How to recognize a Eulophid
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The only near-universal criterion for recognition of Nearctic Eulophids to family is a combination of leg characters: All tarsi 4-segmented, and protibial spur short and straight (1a).
1a-b: Eulophid protarsus (left), and Pteromalid protarsus (right). tbs=protibial spur.
This combination of characters separates Nearctic Eulophids from all other Chalcidoidea except for Cales Howard, which is included in this key. The two Eulophid exceptions to this combination of characters are: the Oriental Entedonine genus Trisecodes Delvare & LaSalle, with 3 tarsal segments, which is separated from Trichogrammatids only by subfamily and generic characters; and the Tetrastichine genus Crataepus, which has a large, forked protibial spur (2a) the form of which is unique and serves well as an identification character. Idioporus LaSalle & Polaszek is a Neotropical genus, now introduced into the Nearctic, with 4-segmented tarsi. In Idioporus, the protibial spur is long and curved though not as stout as in other Pteromalids. Tetracampids have a short, straight protibial spur like that of Eulophids, but the tarsi are 5-segmented except for most males, which have 4-segmented mesotarsi. Many Tetracampines strongly resemble Eulophines of the Elachertus genus-group.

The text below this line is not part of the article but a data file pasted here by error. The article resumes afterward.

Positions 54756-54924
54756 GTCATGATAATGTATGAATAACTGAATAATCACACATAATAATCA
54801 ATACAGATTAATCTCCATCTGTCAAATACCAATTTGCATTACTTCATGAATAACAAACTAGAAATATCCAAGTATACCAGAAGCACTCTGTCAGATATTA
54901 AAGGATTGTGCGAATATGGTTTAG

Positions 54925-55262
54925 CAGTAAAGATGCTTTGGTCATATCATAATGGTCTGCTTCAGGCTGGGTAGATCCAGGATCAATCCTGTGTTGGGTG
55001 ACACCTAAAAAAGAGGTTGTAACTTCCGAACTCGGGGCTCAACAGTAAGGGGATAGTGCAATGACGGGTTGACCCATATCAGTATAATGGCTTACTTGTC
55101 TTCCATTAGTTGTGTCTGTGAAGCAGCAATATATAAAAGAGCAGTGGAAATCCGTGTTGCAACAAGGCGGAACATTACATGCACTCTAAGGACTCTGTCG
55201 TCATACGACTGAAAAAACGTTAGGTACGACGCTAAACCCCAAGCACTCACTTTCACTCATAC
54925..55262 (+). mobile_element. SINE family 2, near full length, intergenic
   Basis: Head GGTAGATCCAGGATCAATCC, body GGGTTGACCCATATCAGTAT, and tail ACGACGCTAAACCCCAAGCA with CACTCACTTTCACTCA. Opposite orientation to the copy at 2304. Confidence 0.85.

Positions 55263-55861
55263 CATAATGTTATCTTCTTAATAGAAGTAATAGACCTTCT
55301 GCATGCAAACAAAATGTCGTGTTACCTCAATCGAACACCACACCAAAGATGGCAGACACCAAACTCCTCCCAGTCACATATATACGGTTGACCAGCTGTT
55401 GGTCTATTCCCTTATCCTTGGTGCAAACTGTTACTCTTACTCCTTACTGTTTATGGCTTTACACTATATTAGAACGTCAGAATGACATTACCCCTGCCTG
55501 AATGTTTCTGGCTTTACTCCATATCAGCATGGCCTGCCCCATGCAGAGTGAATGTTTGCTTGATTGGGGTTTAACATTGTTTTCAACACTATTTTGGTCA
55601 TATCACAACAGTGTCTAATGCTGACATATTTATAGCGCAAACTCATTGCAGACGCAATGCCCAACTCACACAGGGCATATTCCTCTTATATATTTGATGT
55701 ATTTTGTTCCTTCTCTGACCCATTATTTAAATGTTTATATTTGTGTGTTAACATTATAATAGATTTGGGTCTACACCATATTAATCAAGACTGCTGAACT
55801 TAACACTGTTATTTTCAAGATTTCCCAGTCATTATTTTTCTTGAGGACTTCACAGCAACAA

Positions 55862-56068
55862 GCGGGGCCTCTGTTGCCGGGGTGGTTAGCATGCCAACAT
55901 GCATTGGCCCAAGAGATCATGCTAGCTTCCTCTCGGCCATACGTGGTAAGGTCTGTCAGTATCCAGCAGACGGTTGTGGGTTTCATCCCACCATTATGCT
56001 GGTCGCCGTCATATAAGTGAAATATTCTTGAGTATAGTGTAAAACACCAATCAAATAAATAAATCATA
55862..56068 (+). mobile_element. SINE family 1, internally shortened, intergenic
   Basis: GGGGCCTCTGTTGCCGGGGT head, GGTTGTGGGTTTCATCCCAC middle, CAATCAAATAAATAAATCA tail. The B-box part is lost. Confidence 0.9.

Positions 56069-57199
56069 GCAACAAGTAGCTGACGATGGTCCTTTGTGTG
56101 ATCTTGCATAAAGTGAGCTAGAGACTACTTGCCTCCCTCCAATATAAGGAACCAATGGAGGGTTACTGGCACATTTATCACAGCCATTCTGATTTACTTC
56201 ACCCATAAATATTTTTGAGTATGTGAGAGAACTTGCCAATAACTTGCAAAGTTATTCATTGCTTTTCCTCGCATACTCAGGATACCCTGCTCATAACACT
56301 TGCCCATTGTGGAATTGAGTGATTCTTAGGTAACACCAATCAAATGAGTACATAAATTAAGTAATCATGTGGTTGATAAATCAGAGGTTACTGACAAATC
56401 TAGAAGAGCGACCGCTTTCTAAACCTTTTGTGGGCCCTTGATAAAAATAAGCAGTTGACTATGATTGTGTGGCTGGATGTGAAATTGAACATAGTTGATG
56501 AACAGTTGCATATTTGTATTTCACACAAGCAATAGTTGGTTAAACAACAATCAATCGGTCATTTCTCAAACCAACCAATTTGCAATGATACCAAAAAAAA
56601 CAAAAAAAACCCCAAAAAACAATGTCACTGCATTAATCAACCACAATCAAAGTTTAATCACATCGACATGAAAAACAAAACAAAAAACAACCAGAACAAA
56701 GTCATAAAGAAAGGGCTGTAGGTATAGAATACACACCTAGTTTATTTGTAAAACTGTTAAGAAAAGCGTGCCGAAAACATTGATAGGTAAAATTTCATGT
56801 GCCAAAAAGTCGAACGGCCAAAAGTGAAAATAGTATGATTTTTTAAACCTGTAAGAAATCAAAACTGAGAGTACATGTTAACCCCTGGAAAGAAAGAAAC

2a: Crataepus protibial spur.
I have encountered specimens of many other Chalcidoid families misidentified as Eulophids by otherwise authoritative experts, but for the most part this has been due to misapplying generic characters that happen to be shared by species in those other families. This is especially common when a single criterion for family placement is being used or if the Eulophid genus involved is essentially monothetic, such as Hemiptarsenus. It should be noted that it is normally very difficult to count tarsal segments in small insects like Chalcidoids. This can be partially alleviated by using backlighting (focusing the light on the stage under the specimen) on a white background to highlight separations between segments. The protibial spur is usually much easier to see, and should be regarded as the primary character for beginners to assess. It can be difficult to assess as well, however, if both forelegs are buried in glue or folded under the body.
Image credits: 1a-b: Grissell & Schauff (1997). 2a: Schauff, et al. (1997).